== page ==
Leadership seen in deeds

The important values of societies and cultures are captured in proverbs or sayings, such as “Actions speak louder than words” or “Mâ te mahi e kitea ai he rangatira, ehara mâ te kôrero” (leadership is seen in deeds, not just in words). Nobody joins an organisation, no matter what kind, to be a passive participant. Nothing happens that way. Alternatively, things might happen and we end up being unhappy about the result and expressing our disappointment. The question is, what did we do to bring that change about? Nobody joins their local swimming club without jumping in the pool. What would be the point of standing on the pool edge watching? It’s the same with being part of NZNO. Not only are we a professional body, we are a trade union and in 2021, we need our members to get involved and not sit on the side-lines, waiting for things to happen to us. There is a lot more to democracy than casting a vote once every three years. Political action in parliament responds to public opinion. It’s the job of politicians to represent our views. Taking action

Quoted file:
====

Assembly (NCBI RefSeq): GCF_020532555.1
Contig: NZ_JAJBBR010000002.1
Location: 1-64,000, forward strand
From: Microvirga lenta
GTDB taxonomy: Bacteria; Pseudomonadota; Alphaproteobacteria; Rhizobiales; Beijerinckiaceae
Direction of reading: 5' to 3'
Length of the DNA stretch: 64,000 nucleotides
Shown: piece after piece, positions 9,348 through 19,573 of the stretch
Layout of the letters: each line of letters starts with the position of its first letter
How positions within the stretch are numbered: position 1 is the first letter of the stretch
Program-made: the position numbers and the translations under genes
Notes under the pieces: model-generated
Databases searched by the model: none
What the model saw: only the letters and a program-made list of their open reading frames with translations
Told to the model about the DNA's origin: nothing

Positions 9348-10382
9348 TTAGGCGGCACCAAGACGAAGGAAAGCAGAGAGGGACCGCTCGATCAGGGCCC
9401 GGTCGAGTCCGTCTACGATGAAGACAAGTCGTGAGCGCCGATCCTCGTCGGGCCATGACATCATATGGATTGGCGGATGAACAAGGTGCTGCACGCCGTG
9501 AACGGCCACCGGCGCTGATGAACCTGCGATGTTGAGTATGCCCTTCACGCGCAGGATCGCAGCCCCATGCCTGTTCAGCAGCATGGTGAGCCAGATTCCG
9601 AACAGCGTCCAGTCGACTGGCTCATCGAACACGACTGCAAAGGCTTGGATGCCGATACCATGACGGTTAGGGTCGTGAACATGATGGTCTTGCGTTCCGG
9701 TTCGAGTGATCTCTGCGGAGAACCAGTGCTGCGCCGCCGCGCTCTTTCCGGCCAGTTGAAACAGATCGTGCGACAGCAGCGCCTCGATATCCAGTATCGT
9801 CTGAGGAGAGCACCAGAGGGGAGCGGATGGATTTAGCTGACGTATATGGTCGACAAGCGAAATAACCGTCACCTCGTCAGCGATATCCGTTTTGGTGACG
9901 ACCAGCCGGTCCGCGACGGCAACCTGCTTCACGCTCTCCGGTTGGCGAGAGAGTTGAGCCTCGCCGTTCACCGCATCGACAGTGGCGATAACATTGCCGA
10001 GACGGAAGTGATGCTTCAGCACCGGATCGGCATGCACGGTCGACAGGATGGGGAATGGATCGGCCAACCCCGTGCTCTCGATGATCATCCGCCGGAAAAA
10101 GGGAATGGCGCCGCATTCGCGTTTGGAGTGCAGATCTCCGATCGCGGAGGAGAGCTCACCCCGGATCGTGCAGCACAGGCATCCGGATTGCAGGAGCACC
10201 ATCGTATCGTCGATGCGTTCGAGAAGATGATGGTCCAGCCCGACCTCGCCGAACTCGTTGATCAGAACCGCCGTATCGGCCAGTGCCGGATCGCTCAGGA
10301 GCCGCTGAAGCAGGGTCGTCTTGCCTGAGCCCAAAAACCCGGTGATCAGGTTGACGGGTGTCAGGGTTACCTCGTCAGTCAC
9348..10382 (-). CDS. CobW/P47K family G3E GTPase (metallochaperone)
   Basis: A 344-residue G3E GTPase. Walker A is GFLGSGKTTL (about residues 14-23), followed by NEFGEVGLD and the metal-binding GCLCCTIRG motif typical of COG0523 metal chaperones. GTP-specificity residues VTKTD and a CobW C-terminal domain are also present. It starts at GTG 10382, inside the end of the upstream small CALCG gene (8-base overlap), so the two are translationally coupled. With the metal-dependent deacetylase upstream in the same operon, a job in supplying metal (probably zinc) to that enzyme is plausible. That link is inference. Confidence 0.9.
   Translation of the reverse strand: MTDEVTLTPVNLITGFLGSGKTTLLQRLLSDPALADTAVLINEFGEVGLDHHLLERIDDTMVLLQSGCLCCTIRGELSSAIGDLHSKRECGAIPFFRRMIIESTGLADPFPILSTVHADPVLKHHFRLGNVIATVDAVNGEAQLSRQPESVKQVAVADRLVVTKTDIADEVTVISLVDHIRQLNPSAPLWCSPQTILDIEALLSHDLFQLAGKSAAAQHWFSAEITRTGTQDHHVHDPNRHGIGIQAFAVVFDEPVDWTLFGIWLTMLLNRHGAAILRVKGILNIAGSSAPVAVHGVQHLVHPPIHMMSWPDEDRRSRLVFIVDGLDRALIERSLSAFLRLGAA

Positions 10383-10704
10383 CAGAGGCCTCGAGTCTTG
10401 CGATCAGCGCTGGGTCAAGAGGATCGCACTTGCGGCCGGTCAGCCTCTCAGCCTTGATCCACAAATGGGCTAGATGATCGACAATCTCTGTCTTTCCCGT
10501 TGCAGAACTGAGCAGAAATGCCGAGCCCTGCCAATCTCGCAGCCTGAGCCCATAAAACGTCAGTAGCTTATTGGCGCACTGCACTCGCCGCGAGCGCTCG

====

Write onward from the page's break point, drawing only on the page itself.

helps guide the Government as it develops policies and laws that affect us. If we don’t give direction, we can’t complain if things don’t go the way we hoped. As the Mâori proverb suggests, we should not just sit back and wait for our political leaders to tell us what to do. Taking action in our workplaces is an important way to maintain the integrity of the whole democratic and political process. By taking action in our own lives, at home and at work and in our communities, we become leaders and role models ourselves, on behalf of our whânau, our workmates, and future generations. Our ancestors who fought for women’s suffrage stepped up, against the huge social pressures of their times, when a woman’s place was in the home, and politics was left to men. They stepped right outside their comfort zone. Through their courage and strength, they created great opportunities for us. We owe it to them not to waste their legacy. One of the hardest things about taking action is planning and strategising. But